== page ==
Labor Notes

Could workers’ protests make Black Friday really black for Wal-Mart?

November 20, 2012
November 20, 2012

At the nexus of culture and economics in the United States lies Black Friday: the day after Thanksgiving, which brings out masses of shoppers buying gifts for the holiday season. A retail giant like Wal-Mart is hoping to see its aisles filled with bargain hunting shoppers.

What the company doesn’t want to see on such a busy day? Employees demonstrating against low wages, volatile schedules and what they say are illegal firings and other punishments for complaining about working conditions or joining a workers’ association called OUR Wal-Mart. (The company denies any illegal retaliation.)

We’ve written before about the unprecedented challenges OUR Wal-Mart is presenting to the global retailer. The company has a long and successful history of fighting organized labor, and none of its stores in the United States is unionized. OUR Wal-Mart isn’t a union, though it is supported by the United Food and Commercial Workers, a major service employees union and frequent Wal-Mart antagonist. On Black Friday, the group is encouraging workers to walk out “in protest of Walmart’s continuing retaliation against Associates who speak out for better pay, affordable healthcare, improved working conditions, fair schedules, more hours, and most of all, respect.”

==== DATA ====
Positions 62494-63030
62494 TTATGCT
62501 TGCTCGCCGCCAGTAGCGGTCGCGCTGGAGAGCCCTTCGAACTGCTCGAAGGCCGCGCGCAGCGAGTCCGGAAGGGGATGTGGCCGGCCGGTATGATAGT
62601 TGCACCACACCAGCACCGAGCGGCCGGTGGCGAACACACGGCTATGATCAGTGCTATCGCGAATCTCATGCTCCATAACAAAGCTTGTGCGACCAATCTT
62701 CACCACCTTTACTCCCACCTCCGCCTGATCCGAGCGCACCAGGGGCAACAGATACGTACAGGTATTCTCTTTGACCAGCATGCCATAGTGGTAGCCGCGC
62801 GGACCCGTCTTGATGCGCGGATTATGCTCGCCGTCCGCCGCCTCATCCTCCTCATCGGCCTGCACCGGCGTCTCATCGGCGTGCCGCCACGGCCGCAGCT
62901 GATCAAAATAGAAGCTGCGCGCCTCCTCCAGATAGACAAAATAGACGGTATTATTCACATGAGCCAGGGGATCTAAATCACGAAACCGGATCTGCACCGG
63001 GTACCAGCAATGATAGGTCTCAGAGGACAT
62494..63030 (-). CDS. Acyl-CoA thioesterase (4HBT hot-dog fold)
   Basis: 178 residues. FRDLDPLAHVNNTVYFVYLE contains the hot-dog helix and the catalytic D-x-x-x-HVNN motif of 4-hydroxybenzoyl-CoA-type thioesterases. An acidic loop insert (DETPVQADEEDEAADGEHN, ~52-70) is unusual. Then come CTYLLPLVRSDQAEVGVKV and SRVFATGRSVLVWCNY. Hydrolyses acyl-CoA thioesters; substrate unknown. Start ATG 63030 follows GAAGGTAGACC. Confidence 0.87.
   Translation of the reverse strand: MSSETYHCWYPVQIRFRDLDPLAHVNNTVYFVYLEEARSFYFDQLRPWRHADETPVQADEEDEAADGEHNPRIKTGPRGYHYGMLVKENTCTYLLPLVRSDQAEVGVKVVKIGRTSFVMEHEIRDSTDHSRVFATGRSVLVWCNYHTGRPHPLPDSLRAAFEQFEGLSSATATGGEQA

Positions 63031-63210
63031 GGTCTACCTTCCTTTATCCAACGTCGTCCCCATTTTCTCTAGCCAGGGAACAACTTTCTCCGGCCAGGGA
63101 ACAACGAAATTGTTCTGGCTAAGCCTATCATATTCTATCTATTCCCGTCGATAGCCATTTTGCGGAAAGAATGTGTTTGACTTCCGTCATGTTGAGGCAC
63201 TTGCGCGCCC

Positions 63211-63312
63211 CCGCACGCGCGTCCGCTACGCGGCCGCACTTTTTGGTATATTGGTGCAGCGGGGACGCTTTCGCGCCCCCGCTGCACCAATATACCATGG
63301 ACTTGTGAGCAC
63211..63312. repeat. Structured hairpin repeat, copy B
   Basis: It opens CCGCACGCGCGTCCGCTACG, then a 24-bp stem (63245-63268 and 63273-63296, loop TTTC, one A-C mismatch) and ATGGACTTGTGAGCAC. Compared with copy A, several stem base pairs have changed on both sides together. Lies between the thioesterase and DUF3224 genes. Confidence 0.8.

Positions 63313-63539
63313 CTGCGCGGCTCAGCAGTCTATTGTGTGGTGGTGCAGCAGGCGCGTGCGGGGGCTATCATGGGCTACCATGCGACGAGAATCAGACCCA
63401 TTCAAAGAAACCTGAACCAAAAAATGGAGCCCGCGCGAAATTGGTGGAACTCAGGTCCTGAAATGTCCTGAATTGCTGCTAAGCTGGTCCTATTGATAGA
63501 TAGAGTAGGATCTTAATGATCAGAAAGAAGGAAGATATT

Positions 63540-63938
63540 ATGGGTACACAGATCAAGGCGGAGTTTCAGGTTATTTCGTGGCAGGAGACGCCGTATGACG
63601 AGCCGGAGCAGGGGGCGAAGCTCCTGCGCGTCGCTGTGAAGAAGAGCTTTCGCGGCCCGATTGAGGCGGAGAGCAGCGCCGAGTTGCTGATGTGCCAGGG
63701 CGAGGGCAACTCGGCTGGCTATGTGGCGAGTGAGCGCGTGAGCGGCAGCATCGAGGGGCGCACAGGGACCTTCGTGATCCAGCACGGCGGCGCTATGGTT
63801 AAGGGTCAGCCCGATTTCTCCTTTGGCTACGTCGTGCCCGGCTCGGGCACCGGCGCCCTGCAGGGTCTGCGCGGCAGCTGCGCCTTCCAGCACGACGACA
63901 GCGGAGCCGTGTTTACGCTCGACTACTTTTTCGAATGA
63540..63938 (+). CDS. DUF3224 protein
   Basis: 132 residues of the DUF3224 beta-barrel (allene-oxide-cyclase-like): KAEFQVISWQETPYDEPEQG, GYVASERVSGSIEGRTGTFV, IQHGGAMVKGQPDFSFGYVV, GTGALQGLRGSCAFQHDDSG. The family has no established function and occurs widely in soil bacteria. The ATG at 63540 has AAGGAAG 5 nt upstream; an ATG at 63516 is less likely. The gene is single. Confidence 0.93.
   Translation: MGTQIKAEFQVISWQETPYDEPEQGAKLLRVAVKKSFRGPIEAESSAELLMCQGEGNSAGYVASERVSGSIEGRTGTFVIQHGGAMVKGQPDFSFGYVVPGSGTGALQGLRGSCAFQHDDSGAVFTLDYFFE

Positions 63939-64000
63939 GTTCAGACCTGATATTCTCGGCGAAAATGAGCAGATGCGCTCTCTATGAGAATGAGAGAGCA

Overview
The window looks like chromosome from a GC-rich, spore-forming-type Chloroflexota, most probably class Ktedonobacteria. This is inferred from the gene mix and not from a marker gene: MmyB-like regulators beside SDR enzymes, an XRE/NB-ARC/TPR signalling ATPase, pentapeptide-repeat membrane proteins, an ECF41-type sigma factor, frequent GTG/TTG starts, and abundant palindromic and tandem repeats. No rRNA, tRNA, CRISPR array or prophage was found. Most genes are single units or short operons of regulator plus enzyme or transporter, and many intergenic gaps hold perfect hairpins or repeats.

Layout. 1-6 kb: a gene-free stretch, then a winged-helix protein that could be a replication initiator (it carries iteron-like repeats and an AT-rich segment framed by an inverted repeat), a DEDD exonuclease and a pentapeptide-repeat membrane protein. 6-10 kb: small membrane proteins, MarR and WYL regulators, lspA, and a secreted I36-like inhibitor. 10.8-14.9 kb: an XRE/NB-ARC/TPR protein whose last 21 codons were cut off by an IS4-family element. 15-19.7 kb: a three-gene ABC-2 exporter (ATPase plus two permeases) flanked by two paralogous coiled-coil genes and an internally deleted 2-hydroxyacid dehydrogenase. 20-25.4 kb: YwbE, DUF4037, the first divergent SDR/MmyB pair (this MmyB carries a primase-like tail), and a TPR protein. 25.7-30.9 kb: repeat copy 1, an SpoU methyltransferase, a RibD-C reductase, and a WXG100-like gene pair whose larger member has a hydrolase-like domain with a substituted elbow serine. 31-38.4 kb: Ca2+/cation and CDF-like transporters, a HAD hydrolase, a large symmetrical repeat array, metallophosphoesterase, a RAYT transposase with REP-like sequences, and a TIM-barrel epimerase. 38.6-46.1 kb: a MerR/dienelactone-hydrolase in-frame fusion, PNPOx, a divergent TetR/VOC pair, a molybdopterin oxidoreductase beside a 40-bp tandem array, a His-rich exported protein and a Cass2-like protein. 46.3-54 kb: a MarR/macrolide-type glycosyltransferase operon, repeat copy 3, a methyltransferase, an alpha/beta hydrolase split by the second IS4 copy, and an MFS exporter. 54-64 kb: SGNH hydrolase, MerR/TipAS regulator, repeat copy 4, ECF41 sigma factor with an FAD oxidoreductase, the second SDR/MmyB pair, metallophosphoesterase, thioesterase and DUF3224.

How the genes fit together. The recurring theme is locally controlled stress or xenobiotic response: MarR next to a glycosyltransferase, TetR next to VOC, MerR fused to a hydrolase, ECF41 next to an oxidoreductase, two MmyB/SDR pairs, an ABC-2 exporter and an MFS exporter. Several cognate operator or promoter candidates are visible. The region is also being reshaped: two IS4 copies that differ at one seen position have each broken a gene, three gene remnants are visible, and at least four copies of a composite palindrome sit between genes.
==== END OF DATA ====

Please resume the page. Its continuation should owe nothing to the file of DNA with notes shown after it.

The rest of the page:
Wal-Mart says that this is union organizing by another name, and has brought the matter to court, asking the National Labor Relations Board for an injunction that would prevent the protests. The company argues that the demonstrations are illegal because US labor law limits union organizers to thirty days of protest, a ceiling Wal-mart says the UFCW has already exceeded. OUR Wal-Mart says that the limit does not apply because it is independent of its union parent, and is intended to serve workers in a country where most union organizing campaigns fail.

While the NLRB will seek to answer this question within 72 hours, a full investigation into the filing could take weeks. The legal action itself is a rare signal from Wal-Mart, which hasn’t acknowledged the recent protests as anything other than publicity efforts. Seeking federal intervention will put a spotlight on workers’ complaints; it is an admission that the association’s protests are too large to ignore.

But the move also paints a picture of the paradox facing Wal-Mart employees who would like to form a union: The only way they can legally picket is by showing that they are officially not a union.

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